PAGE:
The Greatest Generation and the Auto Industry

Are we capable of such truly great, transformative changes anymore?

It was only a matter of time before the imminent failure of one or more U.S. auto makers pushed AIG and the financial crisis off the front pages, at least temporarily.

And now that it's here, and we have to listen to talk of "restructuring" and "automobiles of the future" for the next month or so, I urge you to keep in mind just one historical fact:

At the beginning of World War II, the entire U.S. auto industry, then the largest industrial manufacturing center in the world, completely converted from making passenger cars to military vehicles, including tanks and airplanes, in less than one year. One year.

They went from producing 4 million cars in 1941 to virtually none in 1942-1944, as they pumped out a quarter million aircraft, along with tens of thousands of tanks and additional military vehicles.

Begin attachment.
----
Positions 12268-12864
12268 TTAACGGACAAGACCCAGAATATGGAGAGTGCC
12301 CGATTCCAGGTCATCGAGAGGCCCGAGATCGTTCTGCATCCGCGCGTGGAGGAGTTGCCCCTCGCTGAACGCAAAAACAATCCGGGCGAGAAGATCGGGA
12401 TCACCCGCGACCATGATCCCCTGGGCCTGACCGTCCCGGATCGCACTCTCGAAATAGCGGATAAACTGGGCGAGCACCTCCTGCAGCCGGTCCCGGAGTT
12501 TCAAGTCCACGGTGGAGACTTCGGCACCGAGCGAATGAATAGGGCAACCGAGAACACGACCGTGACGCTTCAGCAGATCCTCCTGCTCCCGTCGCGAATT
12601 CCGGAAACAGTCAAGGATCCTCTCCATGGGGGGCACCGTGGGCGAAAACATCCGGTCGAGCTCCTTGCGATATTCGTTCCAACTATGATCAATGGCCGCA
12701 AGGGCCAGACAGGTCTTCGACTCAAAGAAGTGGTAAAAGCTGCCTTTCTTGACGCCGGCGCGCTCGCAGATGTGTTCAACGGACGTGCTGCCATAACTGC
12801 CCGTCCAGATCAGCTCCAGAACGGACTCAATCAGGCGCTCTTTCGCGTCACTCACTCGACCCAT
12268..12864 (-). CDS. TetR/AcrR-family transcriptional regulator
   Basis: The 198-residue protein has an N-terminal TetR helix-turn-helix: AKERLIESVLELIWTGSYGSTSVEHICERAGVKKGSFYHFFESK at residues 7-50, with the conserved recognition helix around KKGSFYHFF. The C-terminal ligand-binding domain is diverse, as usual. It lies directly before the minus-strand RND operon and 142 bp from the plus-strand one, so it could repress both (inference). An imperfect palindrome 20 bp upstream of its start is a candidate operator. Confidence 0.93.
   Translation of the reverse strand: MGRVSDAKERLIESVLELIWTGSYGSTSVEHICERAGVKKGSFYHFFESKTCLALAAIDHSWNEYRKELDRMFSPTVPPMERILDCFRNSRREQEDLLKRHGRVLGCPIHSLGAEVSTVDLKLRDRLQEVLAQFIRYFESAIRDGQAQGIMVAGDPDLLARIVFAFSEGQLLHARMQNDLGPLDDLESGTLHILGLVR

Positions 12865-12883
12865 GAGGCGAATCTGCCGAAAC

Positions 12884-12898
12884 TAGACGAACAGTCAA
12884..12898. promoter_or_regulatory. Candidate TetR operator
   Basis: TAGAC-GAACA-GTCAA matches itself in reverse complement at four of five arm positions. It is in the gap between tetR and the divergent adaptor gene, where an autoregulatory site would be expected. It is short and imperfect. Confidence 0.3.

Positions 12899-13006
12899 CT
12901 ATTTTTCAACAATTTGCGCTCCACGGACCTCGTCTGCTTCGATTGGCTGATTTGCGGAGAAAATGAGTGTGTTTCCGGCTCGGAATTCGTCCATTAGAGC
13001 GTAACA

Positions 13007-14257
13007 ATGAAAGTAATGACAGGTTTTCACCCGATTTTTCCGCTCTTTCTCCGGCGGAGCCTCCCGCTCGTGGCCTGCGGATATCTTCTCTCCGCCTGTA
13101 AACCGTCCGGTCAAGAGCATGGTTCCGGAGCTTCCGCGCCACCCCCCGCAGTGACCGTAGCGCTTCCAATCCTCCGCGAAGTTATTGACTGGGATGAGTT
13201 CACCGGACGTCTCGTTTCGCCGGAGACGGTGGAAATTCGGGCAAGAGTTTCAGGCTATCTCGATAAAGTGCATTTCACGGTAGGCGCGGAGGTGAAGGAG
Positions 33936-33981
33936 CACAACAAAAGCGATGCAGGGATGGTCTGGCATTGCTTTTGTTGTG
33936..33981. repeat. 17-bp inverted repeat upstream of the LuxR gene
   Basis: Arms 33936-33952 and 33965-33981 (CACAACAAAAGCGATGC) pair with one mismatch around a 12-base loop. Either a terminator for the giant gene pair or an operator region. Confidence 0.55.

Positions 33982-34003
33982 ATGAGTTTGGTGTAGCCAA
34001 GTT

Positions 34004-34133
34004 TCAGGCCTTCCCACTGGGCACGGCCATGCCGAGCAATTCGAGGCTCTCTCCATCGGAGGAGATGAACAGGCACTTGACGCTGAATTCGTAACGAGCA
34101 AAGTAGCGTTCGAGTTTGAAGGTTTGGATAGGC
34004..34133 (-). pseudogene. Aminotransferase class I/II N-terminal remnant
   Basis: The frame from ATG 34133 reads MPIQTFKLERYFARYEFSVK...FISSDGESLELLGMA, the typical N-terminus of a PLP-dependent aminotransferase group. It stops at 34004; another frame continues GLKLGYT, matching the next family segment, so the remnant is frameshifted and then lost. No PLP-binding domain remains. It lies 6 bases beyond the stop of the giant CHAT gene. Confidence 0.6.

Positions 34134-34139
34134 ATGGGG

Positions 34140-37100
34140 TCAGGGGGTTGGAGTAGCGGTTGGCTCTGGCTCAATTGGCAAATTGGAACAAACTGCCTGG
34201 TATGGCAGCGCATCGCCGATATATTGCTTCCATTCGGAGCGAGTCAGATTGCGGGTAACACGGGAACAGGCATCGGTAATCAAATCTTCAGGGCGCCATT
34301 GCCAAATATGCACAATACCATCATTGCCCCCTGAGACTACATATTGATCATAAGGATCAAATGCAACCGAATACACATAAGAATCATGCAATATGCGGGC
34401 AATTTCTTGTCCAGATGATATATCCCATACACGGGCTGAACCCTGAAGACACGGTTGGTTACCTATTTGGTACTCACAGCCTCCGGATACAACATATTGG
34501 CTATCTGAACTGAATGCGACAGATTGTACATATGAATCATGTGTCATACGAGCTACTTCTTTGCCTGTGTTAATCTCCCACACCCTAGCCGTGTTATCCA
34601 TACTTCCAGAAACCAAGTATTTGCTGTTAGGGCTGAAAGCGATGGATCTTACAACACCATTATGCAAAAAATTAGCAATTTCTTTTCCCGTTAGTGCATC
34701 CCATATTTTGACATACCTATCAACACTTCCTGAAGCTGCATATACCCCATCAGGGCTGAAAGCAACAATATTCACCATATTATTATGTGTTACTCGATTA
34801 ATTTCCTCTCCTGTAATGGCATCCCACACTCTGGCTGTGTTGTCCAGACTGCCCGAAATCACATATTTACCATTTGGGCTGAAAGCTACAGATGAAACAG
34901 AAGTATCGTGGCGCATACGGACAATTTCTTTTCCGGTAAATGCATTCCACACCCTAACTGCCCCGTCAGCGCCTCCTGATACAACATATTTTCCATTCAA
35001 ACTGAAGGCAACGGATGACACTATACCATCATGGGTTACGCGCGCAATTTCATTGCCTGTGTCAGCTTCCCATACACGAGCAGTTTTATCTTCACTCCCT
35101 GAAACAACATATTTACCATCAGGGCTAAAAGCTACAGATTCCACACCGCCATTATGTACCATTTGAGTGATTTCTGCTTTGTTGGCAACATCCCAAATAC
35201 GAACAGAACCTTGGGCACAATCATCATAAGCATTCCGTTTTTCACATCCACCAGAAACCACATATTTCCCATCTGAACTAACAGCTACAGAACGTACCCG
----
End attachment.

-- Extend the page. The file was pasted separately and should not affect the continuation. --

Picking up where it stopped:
Think of that whenever you get into and out of your car. One year.

This small miracle is emblematic of the group we call "the greatest generation." It exemplifies their discipline, willpower and ability to work collectively against great odds to win a titanic struggle. The sort of grit and American can-do personified by Rosie the Riveter.

It turns out, oddly enough, that Rosie was a lot more willing than the auto company executives, who had to be threatened and coerced by Franklin Roosevelt to make the shift. Which is one lesson the greatest generation has for us in our own time of titanic struggle: don't leave it up to the "captains of industry" to chart the path.